While the six candidates for three seats on the Lewiston City Council generally agree that the troubled Lewiston-Nez Perce County Airport has turned a corner, their views diverge on how to support that turnaround going forward.
Challenger Mike Menegas and incumbents Cari Miller and Ged Randall have been addressing that contentious issue and several others as they campaign for the Nov. 5 election (John Bradbury, Kevin Kelly and incumbent Jim Kleeburg were featured in Tuesday’s Lewiston Tribune). And Menegas has made the airport central to his first run at public office.
“The more I dug into it, the more I became passionate about it,” he said. “Largely, it’s on the right track.”
Menegas said he got interested in the airport when people, including several members of the Friends of the Airport citizen group, convinced him to apply for a seat on the airport authority board. He wasn’t selected, but his desire to do something about the airport’s problems and not just complain spurred his try for city council.
He faulted the city for not chipping in $50,000 the airport board wanted to help kick-start development of its south-side business park, even though the request came at the last minute and was in addition to a greatly increased appropriation for the 2020 budget year. There will be a quick return on the investment with the lease and property tax revenue it might generate, Menegas predicted.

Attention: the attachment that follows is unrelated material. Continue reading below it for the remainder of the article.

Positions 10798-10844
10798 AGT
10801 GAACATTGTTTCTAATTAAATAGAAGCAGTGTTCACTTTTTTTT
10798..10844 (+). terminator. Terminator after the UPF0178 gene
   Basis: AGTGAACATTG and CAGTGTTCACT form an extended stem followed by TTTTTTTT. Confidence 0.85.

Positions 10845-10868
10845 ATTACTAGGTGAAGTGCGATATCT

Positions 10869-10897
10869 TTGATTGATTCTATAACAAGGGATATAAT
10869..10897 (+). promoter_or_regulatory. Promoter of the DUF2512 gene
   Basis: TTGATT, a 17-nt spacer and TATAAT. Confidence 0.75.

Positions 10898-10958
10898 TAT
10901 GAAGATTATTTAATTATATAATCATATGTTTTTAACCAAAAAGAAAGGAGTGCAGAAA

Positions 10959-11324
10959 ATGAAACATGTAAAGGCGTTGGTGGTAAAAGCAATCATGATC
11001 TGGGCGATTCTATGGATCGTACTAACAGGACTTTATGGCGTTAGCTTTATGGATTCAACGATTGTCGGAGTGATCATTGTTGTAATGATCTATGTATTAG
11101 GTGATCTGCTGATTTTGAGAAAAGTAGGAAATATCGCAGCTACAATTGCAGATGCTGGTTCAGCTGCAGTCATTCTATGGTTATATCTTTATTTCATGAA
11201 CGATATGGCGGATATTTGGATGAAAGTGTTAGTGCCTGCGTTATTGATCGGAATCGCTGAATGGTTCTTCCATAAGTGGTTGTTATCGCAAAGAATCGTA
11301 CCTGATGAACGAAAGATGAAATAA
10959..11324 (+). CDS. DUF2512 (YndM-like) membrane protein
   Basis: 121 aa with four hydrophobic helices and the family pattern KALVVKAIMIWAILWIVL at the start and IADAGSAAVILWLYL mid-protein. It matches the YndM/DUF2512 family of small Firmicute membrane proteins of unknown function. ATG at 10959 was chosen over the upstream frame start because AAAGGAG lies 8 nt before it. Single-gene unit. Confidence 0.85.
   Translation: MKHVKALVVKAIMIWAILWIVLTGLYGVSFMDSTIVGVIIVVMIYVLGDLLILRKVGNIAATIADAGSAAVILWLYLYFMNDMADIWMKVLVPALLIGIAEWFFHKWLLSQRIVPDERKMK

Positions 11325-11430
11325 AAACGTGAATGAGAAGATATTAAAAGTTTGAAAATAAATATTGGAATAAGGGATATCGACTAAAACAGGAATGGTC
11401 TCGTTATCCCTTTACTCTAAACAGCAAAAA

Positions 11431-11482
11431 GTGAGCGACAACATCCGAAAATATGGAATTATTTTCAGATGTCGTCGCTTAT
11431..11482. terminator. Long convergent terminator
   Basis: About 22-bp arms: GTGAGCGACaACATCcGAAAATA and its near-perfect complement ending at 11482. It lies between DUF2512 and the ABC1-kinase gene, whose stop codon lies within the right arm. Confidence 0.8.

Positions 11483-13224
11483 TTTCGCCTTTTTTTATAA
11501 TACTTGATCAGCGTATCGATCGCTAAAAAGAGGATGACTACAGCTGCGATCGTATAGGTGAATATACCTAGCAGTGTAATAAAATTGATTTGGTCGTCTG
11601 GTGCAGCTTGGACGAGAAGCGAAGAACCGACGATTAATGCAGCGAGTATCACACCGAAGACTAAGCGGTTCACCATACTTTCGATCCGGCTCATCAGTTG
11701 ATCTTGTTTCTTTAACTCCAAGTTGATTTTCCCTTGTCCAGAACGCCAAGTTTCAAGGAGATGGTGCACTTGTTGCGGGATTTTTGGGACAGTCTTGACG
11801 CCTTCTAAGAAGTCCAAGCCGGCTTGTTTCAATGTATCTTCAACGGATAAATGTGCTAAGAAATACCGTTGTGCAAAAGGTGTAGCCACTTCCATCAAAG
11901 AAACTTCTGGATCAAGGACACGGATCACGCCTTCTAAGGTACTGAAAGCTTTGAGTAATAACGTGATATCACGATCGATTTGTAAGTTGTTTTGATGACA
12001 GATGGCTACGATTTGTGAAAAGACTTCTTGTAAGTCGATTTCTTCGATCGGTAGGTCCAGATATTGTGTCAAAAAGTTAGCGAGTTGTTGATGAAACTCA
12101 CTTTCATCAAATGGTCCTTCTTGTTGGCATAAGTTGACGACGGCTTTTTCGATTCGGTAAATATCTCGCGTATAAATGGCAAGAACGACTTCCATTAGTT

“It’s not perfect,” he said of the late funding request, “but sometimes you have to adapt and understand and have vision.”
Miller said the council had already agreed to a much larger appropriation when the airport submitted its 11th-hour list of additional funding requests, including the money for the south-side project.
“We gave them everything they asked for except that $50,000, so you can’t say I’m not supporting growth at the airport or momentum at the airport,” she said, noting that other agencies that receive funding from the city make their requests months in advance. “Part of it was a process and timing issue.”
The city took some criticism from airport boosters and some Nez Perce County officials over that line item in the budget. In response, the city recently added up its financial and service contributions to the airport over the last 18 years, which totaled more than $16 million. That is 10 times the amount provided by other local government agencies like the county, which jointly owns the airport with the city.
Randall said he has taken some heat for not single-mindedly focusing on attracting new passenger air service to the airport after the loss of Horizon Air and its direct flights to Boise and Seattle last year. He wants that to happen, but said the airport should also work on short-term alternatives like charter flights to the Spokane International Airport where passengers can make multiple connections.
“There are a lot of airports that are successful with one airline in the United States,” Randall said.
He noted the importance of keeping remaining passenger carrier SkyWest happy. If the airport board offers incentives that end up luring another airline, it will have to give the same perks to SkyWest, Randall cautioned.